Bitter Feud Over Family Dog Heads to N.Y. Court

A bitter custody battle over Golden-doodle Lucy Margaret Healy has instigated a family feud. (Credit: Jesse Ward)

A bitter family feud between three women has erupted in New York over the ownership of  a 3-year-old goldendoodle named Lucy.

Margaret Healy of Brooklyn, N.Y., claims that she is the dog’s rightful owner, since she has been its sole caregiver for the two years since the dog was given to her in the fallout from her brother’s divorce. The brother’s ex-wife and daughter, however, disagree.

According to court documents, Lucy and another dog began living with Healy two years ago, when her brother, Jim O’Hanlon, and his wife, Susan McCarthy, began divorce proceedings. McCarthy and the couple’s daughter, Slaney O’Hanlon, moved out of the family home, leaving two dogs behind. Slaney O’Hanlon went off to boarding school in Baltimore, and her father, unable to take care of the dogs, asked his sister to help.

Slaney O’Hanlon, now 18, claims that the arrangement was temporary while she was away at school, and now that she’s graduated and back in New York, she wants the dog returned.

Healy, meanwhile,  filed for licenses for the dogs, provided for them daily, and took them to regular check-ups at the veterinarian, according to her attorney, Michael Devereaux. The elder dog was diagnosed with cancer and eventually died, leaving Lucy alone with Healy and her husband.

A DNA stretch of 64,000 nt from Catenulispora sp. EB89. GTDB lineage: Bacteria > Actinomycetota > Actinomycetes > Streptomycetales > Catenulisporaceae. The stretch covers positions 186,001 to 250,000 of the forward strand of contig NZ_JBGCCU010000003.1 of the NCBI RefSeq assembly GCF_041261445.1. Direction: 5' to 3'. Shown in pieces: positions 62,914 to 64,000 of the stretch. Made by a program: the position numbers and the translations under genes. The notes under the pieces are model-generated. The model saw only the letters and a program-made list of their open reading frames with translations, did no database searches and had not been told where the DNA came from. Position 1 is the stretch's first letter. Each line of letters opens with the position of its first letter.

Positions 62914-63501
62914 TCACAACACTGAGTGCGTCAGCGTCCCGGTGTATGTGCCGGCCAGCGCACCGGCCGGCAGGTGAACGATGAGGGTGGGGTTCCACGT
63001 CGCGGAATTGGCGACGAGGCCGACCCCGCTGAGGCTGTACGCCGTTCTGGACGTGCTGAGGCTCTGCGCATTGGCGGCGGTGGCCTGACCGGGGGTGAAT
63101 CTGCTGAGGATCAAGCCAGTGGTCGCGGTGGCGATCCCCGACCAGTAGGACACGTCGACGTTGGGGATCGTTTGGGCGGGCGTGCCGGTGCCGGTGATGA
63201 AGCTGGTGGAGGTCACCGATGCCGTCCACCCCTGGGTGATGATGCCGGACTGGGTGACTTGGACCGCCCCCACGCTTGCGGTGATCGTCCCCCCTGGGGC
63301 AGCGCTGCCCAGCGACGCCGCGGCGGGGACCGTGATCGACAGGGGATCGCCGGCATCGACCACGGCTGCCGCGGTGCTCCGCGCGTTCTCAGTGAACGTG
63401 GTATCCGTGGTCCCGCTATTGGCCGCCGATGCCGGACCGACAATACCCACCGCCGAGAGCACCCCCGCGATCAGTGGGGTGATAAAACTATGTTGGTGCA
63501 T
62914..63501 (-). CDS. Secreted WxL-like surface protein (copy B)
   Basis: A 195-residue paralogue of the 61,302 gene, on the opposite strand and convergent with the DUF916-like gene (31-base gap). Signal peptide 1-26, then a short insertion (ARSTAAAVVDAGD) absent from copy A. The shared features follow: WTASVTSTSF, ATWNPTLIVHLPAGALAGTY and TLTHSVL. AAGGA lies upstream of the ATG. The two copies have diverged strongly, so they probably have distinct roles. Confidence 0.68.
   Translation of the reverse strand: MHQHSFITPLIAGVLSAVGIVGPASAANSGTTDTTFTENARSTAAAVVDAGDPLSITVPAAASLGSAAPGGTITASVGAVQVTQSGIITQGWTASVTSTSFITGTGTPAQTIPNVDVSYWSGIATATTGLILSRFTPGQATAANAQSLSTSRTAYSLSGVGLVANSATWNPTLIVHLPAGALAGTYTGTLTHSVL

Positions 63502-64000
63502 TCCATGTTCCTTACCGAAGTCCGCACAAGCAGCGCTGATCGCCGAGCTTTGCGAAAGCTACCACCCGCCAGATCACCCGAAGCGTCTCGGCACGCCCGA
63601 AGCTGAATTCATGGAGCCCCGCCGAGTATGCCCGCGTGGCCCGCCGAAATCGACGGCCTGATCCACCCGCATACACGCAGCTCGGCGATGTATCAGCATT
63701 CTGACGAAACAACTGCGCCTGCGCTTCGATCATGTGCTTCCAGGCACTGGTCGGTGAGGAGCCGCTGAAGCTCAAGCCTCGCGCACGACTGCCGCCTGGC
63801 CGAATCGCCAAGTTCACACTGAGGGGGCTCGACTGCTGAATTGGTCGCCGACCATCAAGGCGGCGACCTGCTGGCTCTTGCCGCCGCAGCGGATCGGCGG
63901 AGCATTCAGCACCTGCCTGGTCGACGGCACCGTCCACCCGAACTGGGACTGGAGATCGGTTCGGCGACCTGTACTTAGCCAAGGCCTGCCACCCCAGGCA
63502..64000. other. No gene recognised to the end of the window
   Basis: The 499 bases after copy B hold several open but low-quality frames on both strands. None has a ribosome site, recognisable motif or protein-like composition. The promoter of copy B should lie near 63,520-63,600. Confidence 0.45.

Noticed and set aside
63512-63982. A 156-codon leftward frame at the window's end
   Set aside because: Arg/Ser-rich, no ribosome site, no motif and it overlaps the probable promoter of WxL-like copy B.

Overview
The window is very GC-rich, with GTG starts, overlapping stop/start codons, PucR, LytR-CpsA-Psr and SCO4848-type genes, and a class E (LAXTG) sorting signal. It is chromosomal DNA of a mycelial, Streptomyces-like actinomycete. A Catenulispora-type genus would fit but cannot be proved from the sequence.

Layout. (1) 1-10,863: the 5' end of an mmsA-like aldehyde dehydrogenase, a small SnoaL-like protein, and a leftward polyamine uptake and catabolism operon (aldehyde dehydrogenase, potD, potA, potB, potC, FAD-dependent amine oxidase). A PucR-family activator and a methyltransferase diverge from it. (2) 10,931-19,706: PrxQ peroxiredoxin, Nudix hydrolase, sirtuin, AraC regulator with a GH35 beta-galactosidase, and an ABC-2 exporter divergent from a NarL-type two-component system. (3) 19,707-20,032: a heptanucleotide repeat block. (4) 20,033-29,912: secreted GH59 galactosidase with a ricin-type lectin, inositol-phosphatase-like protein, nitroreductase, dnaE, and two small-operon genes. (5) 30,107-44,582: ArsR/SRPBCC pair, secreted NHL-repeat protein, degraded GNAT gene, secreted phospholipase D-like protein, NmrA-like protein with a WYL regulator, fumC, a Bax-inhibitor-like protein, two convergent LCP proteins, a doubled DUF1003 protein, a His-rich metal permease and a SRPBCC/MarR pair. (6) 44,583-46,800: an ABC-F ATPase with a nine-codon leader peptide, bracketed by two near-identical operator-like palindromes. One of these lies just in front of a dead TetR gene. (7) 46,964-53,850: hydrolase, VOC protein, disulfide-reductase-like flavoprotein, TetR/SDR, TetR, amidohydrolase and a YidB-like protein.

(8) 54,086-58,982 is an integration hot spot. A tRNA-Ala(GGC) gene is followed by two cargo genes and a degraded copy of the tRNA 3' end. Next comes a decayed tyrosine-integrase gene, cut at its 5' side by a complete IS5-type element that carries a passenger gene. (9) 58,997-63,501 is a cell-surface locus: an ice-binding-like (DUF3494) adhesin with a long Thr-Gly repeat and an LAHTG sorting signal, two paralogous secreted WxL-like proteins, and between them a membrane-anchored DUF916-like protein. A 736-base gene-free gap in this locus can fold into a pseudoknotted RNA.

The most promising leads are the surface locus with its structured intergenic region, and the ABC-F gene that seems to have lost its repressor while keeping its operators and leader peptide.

In September, 2011, McCarthy left a voicemail on Healy’s phone, saying she had “just been informed that my dog died this morning, my duaghter’s dog. I want to know why the two of you did not let us know that this dog was sick. You have no f***ing heart,” she said.

McCarthy calls Healy another expletive and wonders how she can sleep at night since she had taken the dog from Slaney.

Healy filed a complaint with police, but  later that day, McCarthy and Slaney O’Hanlon came to the Healy’s apartment building and demanded the dog back.

According to Healy’s attorney, the women accosted and threatened Healy, then chased her in her car all the way to a police station. In a police report, Healy wrote that she had “never been so scared in my life.”

Stanley Alter, attorney for McCarthy, said the dog is rightfully Slaney’s and the truth will come out in court. Lucy, who he says was given to Slaney as a Christmas gift one year, has a microchip implanted under her skin identifying Slaney as her rightful owner.

Healy is seeking to be declared the rightful owner of Lucy and asking for damages from her former sister-in-law and niece for harassment.